Remember there date: Saturday, February 9th at Berean Lake in Highland, NY. Again, get all the information on how you can help us find the 1st Alzheimer’s survivor can be found at Salvatore gave me some sage advice before Alzheimer’s completely swallowed up his brain and that was, “If you’re going to do something, do it right and try not to screw it up. Now get a haircut!’ See you at the lake.


After several years of marriage to Michele, I remain mystified by two things: 1) what in the world are all those bottles she has in the shower? and 2) When it’s time to pay the monthly bills, her behavior changes. It’s like a chameleon changing colors or the vampire growing fangs as the moon comes out. It’s the issue of bills that I will concentrate on here.

Let me begin by saying that Michele is the bill payer in our family. I’ve paid a total of zero bills. Wait, that’s not entirely correct. Years ago, I did pay a cable bill because I didn’t want her to see that I purchased a pay-per-view of Big Busted Secretaries Mud Wrestling in Fishnets, but that was the only time.

After years of intent observation, I have developed what I call the ‘Bed/Bill’ theory. Simply put, the time the bill payer in the family goes to bed is in direct proportion to the amount of money you have in the bank.

Below is what I’ve drawn up for us. It’s all based on the time I go to bed, which is 7:30PM. Keep in mind, your chart may look considerably different and this should be used only as a guideline.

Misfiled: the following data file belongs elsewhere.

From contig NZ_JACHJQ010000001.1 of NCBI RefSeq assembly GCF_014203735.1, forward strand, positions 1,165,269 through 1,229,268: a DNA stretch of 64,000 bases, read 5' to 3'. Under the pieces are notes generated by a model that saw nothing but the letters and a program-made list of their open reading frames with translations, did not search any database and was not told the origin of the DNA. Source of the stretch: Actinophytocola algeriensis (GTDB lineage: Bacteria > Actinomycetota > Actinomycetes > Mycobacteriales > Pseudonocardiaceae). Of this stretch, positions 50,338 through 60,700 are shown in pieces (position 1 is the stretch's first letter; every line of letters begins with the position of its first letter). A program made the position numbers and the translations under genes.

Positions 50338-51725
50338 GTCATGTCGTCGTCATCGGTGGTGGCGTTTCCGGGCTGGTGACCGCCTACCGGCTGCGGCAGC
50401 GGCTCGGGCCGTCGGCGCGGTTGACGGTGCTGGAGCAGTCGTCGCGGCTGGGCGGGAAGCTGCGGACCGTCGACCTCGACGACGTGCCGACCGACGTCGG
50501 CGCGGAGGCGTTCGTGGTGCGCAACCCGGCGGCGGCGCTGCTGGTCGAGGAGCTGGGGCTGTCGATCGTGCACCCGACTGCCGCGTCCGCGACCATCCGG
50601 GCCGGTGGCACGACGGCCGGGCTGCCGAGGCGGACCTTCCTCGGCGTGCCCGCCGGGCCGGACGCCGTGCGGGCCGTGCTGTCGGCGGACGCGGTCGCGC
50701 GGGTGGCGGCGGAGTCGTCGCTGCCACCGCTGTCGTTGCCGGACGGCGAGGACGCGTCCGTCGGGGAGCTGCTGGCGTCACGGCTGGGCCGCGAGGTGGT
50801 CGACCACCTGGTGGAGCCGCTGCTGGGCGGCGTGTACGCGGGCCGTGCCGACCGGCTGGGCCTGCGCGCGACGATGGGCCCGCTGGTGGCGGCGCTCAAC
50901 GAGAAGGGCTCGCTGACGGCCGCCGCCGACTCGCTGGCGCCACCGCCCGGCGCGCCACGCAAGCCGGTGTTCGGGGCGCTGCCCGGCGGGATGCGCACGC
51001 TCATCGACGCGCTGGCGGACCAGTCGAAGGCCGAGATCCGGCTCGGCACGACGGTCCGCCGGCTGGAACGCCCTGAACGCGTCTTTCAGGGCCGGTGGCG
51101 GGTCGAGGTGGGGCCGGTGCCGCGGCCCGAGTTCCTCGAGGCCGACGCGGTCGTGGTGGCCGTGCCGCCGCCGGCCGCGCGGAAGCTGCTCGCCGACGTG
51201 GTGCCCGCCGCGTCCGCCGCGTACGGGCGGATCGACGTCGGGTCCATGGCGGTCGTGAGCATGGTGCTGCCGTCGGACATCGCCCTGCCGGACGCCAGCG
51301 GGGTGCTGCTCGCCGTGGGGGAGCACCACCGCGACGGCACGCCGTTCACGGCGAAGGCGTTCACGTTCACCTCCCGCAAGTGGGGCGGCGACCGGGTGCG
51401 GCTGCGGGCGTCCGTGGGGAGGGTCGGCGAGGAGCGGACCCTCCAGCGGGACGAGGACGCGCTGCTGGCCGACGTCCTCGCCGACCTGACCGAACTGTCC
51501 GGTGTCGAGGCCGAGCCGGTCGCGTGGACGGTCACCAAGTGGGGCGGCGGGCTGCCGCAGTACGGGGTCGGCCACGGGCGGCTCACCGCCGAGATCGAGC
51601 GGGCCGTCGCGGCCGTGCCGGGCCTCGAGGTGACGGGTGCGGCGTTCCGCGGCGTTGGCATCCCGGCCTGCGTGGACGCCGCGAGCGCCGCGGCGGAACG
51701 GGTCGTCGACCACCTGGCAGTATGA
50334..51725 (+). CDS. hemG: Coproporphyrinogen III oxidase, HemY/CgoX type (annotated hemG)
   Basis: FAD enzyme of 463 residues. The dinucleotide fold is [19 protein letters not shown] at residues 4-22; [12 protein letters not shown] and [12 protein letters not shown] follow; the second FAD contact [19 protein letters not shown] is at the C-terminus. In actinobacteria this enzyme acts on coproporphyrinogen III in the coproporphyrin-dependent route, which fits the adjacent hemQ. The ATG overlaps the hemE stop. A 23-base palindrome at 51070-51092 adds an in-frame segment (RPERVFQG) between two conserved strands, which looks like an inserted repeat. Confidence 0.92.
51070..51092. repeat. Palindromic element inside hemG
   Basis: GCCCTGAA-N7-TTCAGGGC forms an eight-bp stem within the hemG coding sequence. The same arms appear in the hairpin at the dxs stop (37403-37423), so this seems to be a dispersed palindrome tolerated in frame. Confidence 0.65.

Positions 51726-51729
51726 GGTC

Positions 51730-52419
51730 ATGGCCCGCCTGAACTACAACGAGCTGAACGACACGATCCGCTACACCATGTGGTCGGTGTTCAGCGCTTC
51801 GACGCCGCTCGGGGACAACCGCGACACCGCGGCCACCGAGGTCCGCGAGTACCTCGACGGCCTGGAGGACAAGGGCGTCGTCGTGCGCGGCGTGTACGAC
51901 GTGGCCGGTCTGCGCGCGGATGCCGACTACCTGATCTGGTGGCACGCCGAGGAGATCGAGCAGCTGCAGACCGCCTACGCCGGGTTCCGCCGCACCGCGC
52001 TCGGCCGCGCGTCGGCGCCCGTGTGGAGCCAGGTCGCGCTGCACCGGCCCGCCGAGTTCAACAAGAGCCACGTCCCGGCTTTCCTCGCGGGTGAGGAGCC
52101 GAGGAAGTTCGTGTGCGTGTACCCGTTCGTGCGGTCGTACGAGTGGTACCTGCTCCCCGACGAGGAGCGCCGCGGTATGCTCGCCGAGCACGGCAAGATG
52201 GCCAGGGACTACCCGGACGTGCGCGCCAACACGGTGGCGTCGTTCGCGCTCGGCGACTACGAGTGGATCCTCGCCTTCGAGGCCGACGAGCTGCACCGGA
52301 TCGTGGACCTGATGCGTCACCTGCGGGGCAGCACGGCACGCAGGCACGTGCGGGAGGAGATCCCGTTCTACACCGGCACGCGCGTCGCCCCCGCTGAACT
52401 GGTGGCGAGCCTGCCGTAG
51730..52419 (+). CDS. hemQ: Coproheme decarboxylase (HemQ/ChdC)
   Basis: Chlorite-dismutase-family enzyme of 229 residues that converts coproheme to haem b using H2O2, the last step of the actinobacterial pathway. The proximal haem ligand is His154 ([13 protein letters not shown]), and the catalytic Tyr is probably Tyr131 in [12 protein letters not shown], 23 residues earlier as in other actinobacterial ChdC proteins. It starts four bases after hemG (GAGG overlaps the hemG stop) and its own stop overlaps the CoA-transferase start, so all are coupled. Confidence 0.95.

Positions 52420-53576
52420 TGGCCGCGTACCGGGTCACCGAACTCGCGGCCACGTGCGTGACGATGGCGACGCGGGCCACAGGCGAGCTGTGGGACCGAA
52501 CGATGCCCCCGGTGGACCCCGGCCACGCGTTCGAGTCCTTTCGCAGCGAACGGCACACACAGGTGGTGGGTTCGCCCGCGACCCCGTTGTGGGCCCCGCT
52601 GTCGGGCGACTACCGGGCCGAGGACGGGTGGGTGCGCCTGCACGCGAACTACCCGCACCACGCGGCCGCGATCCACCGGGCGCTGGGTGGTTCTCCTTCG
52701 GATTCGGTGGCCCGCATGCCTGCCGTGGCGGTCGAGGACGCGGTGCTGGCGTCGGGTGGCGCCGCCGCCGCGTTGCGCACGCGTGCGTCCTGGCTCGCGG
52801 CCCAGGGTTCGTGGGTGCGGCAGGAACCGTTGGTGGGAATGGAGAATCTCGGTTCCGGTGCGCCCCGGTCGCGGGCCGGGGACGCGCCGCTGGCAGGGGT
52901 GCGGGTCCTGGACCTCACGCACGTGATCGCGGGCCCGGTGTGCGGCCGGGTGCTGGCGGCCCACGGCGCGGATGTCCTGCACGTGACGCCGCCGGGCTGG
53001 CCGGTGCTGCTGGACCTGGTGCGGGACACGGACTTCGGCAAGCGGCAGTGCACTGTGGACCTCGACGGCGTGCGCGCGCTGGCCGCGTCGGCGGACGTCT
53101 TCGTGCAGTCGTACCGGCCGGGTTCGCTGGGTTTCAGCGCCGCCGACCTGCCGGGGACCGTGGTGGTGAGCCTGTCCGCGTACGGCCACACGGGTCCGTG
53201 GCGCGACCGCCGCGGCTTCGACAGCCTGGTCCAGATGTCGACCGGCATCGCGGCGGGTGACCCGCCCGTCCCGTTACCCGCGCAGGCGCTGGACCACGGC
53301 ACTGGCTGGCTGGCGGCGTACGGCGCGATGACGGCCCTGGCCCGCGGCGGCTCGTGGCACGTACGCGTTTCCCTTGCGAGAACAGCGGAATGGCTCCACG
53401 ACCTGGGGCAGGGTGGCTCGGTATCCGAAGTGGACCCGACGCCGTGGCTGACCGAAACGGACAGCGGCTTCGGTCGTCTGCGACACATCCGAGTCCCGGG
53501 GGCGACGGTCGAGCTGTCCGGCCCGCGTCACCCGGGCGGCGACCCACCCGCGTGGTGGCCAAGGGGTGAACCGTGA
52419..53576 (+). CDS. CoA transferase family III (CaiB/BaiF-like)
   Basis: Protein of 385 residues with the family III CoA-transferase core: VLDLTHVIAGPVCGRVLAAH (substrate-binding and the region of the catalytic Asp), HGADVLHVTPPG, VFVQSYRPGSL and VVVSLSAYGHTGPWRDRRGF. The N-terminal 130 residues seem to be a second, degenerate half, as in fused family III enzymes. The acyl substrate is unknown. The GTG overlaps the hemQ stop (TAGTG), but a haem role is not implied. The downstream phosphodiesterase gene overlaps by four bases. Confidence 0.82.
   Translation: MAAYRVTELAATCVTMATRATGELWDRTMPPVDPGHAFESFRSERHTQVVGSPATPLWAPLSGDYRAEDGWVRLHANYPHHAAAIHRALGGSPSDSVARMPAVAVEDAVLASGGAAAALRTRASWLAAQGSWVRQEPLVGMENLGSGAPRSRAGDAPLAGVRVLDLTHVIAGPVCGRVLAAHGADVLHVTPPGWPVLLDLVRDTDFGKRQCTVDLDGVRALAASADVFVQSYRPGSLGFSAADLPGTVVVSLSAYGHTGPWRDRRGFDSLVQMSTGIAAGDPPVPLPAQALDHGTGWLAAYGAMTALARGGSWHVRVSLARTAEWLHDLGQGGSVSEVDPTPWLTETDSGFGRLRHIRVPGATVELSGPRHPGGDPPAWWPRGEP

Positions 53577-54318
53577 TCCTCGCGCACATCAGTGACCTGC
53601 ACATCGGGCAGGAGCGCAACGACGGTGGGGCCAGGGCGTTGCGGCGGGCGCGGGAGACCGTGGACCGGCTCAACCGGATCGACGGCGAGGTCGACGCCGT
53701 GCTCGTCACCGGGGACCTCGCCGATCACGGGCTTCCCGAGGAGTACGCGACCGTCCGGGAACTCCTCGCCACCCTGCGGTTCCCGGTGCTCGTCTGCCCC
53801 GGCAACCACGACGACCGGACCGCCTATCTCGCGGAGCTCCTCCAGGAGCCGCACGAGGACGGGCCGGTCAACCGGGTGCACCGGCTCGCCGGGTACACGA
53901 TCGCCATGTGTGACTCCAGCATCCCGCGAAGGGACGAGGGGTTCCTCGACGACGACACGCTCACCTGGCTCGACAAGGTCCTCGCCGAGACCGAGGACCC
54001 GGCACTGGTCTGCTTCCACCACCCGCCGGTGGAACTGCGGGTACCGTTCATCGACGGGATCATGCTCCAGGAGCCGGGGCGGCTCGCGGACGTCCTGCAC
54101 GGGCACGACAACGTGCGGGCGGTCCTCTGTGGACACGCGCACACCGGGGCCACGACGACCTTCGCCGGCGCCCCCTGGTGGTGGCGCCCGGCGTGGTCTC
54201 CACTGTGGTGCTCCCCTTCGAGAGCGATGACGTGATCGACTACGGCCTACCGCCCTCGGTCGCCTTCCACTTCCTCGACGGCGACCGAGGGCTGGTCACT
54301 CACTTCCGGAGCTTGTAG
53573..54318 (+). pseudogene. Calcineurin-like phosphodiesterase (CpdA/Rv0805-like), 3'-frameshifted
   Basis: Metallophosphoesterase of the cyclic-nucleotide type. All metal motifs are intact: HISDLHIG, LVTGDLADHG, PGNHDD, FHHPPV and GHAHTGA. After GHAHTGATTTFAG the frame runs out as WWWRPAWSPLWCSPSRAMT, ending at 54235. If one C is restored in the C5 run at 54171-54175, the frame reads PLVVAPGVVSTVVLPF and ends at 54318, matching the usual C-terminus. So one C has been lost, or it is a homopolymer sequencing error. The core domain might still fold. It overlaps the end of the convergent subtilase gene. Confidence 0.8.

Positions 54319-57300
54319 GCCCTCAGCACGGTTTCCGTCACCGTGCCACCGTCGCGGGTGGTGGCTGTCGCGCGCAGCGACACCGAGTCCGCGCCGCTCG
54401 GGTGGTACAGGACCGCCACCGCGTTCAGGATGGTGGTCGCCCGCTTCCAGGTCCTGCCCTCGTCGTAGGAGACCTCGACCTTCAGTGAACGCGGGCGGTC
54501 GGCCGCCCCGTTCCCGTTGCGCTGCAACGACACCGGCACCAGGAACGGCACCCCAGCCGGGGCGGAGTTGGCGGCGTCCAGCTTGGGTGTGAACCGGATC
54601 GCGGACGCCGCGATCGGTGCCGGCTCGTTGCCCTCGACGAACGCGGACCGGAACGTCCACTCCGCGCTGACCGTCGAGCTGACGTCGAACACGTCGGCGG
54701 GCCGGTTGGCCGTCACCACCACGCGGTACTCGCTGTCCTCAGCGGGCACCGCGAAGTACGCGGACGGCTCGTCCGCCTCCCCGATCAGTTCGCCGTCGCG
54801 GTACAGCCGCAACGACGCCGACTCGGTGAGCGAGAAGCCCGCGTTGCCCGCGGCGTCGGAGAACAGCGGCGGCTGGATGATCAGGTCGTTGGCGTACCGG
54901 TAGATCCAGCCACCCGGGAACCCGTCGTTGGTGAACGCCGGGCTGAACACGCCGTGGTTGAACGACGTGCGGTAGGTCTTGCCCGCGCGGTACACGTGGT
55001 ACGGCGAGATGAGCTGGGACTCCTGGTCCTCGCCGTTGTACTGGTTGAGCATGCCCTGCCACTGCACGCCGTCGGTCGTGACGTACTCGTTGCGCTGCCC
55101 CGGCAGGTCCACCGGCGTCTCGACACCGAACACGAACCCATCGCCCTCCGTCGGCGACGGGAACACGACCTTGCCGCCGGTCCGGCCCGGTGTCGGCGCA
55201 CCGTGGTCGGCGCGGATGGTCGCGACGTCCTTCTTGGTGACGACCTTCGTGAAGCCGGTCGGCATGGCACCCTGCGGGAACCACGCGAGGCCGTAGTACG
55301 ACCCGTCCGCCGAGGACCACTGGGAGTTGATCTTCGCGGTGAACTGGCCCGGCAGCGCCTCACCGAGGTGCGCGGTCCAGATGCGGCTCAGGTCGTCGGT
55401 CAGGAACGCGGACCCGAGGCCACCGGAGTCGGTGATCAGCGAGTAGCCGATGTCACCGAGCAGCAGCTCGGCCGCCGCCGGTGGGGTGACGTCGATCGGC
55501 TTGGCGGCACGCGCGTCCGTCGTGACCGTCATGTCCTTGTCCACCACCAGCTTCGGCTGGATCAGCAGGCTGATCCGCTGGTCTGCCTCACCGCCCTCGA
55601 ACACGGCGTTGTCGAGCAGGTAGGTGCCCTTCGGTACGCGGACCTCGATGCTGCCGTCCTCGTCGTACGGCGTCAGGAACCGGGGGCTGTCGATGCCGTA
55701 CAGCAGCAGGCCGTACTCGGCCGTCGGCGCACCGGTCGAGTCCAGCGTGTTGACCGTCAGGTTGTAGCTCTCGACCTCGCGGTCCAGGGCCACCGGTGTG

If Michele comes to bed with me at:

7:30PM: This has never happened. Who am I kidding?

9:00PM: Probably two or three minor bills need to be paid. No reason to panic.

10:00PM: She’s struggling to pay at least five bills and checking the various accounts to see where she can do some creative shifting.

12:00AM: We’re in dangerous waters now. The bills are spread out all over the floor and the grunting is getting louder. The empty wine bottles are piling up in the garbage can.

3:00AM: I shoot out of bed and throw back the curtains looking for the bad men from the bank to come walking up the steps with hand trucks to haul us away. Then, I breathe a sigh of relief, realizing that the bad men from the bank don’t take possession of anything, except maybe a coffee cup, one minute before nine in the morning.

Don’t always rely on facial expressions of the bill payer as a mood determinant. Some are very slick and really tough to crack. However, there are ways to tell when particular bills are delinquent. For instance, if my wife has one of our cats on his back, each leg strapped to a different corner of the kitchen table, trying to insert a rectal thermometer, then we must be in red with the vet. Also, when she hears me firing up the electric pencil sharpener during this critical bill paying period, she’ll race in, make a nosedive for the plug and yank it from the outlet. When this occurs, by my deductions, we must owe the utility company. By the way, is it just me or has it ever crossed your mind that with any utility company, there’s a persnickety, old man just sitting by a switch, snickering and salivating, waiting for the stroke of midnight of the day your bill is due and delights to the point of orgasm in flicking that switch, rendering your entire house dark…and cold?

I’ve confronted Michele on my ‘Bed/Bill’ theory and she looks at me like I’m crazy. Yeah, right. Like I’m the one who has twenty-four bottles of conditioners, lotions and exfoliating creams in the shower. But, I’m the nutjob. Sure.